Analysis - The government's financial position and spending plans will be in the spotlight today as Grant Robertson delivers his first Budget as Finance Minister.
A mini-budget in December had Treasury forecasting a budget surplus of $2.5 billion in the June 2018 year, though the latest figures for the nine months to March show the surplus is running nearly $1bn ahead of expectations.
Mr Robertson has been at pains to reiterate the government will stick to its self-imposed Budget Responsibility Rules to run budget surpluses, get net debt down to 20 percent of GDP by 2022 and keep government spending around 30 percent of GDP.
"We owe it to future generations to be fiscally responsible, given the risks New Zealand faces in terms of natural disasters and global economic shock," Mr Robertson told a business gathering in Auckland in early May.
Economists are picking the Finance Minister will deliver on that promise thanks to the growing economy.
"We expect Budget 2018 to show small operating surpluses and a declining net debt profile, mixed with modestly higher spending and investment," ASB chief economist Nick Tuffley said.
The government also pledged to fix "the nine years of neglect" under National, which Mr Robertson claims resulted in underfunded public services and which the previous government hotly disputes.
National leader Simon Bridges said the government books were in good shape thanks to his party and Labour was looking for someone to blame after over-promising at the election.
Certainly, there are fiscal limits to how much Mr Robertson can do immediately.
Outside of the net fiscal cost of $5bn to fund its 100-day plan, the government had $34bn of spending over the next four budgets according to December's mini-budget.
Operational spending made up $21.7bn of that, of which about $15.1bn had been allocated.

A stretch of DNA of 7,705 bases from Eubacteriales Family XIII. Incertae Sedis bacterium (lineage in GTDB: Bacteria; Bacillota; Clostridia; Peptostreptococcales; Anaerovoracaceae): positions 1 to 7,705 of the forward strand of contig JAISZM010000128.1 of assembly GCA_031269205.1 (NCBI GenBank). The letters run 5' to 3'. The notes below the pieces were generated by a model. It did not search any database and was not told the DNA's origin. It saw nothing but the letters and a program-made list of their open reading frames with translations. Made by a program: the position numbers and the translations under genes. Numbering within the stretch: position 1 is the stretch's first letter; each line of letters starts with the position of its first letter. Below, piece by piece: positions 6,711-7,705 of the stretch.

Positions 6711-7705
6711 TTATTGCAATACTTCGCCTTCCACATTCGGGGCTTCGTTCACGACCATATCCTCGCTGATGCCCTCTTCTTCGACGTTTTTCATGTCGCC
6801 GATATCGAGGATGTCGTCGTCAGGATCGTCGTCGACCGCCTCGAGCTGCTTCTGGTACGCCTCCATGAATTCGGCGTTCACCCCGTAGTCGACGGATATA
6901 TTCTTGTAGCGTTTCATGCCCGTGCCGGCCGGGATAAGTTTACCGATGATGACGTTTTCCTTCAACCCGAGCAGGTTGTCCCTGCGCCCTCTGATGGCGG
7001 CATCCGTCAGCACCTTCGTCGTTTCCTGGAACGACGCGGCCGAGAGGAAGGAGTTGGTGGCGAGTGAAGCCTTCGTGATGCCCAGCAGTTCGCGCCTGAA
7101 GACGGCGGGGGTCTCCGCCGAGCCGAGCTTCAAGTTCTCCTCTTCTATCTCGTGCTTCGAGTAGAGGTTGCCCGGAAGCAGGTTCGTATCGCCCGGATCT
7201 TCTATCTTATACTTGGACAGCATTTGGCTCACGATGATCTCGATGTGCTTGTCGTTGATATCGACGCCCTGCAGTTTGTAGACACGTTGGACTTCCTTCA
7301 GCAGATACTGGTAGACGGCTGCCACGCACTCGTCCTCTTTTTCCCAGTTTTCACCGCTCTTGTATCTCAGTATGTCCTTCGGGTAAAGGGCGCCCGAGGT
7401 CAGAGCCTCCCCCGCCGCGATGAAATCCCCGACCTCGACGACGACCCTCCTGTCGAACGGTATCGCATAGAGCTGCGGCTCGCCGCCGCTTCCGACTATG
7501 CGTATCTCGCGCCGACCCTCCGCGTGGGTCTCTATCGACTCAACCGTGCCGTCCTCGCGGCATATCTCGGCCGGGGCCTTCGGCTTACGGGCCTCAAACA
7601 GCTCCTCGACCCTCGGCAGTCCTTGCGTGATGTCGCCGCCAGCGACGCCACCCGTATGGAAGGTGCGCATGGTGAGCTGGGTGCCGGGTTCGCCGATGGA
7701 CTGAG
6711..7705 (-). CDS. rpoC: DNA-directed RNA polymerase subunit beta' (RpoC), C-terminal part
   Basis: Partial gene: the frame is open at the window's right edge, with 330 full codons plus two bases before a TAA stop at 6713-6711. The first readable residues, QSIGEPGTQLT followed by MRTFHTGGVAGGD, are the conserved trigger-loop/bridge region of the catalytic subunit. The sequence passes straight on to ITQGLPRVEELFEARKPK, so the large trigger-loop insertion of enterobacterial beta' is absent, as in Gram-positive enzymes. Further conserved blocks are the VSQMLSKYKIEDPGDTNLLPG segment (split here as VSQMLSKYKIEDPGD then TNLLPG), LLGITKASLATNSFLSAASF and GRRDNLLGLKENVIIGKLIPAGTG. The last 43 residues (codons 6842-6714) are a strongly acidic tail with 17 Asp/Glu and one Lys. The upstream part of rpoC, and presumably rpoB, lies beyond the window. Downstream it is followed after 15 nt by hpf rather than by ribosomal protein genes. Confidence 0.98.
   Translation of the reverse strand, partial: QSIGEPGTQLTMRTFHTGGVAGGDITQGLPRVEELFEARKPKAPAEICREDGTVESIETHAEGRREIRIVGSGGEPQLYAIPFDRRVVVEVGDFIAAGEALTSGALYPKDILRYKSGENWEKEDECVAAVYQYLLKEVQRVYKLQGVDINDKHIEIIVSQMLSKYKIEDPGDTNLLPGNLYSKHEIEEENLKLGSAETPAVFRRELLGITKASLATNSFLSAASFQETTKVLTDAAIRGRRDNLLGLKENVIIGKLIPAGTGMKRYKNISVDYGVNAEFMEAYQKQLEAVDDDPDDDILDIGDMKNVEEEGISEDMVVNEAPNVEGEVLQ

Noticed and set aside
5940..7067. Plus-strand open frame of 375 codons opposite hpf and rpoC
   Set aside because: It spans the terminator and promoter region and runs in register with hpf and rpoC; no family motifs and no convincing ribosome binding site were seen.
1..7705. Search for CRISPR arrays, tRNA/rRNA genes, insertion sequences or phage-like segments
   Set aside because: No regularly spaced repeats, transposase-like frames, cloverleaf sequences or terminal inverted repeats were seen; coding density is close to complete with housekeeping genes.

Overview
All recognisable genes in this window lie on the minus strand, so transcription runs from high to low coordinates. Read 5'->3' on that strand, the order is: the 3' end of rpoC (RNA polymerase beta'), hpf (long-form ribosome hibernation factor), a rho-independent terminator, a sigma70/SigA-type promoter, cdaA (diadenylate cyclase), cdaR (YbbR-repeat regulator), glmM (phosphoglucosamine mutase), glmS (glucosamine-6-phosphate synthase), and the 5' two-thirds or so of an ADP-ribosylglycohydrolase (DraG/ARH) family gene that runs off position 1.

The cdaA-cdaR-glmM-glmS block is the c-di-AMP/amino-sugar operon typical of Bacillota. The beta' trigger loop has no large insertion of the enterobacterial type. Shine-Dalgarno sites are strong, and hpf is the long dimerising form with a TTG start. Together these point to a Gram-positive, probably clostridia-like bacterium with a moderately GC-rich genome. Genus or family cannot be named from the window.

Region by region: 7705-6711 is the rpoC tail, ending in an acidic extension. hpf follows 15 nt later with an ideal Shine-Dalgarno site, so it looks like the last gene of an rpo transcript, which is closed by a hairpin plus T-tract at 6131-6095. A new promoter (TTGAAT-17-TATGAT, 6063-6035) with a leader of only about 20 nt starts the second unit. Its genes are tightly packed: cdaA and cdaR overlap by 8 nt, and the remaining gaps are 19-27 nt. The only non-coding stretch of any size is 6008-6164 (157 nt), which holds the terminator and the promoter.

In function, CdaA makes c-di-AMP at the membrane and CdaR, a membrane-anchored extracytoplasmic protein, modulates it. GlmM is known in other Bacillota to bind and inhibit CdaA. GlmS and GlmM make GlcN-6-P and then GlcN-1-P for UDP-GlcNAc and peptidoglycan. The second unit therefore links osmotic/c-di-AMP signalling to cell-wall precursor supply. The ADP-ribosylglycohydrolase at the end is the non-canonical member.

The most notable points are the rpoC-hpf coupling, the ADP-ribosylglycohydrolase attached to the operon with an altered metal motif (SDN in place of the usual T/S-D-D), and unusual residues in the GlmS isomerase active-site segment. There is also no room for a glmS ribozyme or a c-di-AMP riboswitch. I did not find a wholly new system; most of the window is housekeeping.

That left $6.6bn to play with over four years, though that will be needed to fund such things as pay rises for nurses and teachers.
New capital allowances for new schools and hospitals, transport and other infrastructure totals $12.6bn, about $1bn more than National.
Overall, $42bn has been allocated for capital spending over four years, $10bn more than National.
'We cannot make up for nine years of neglect in one Budget'
However, Mr Robertson does have some extra funding coming in.
Scrapping National's planned tax cuts freed up about $8.4bn over four years to fund its priorities such as the $5.5bn Families Package and $2.6bn free tertiary education initiative.
The government's budget surplus is running $910m ahead of forecasts in December by Treasury.
Mr Robertson and his colleagues have also identified $700m in funding over four years that will be reallocated, plus another estimated $700m from cracking down on tax dodgers and multinationals, and the "Amazon tax" on goods worth less than $400 bought on the internet from overseas.
The Finance Minister also has the ability to borrow more as the government will take two year longer than National promised to get net debt down to its 20 percent of GDP.
Nevertheless, the government is dampening expectations it can satisfy everybody straight away.
"We cannot make up for nine years of neglect in one Budget," Mr Robertson said.
"Our commitments are for three years of government and beyond. This means some things will be phased or will not start until next year."
The Labour-led coalition has already pulling back on its promise to fully implement a $10 reduction for GPs visit from 1 July.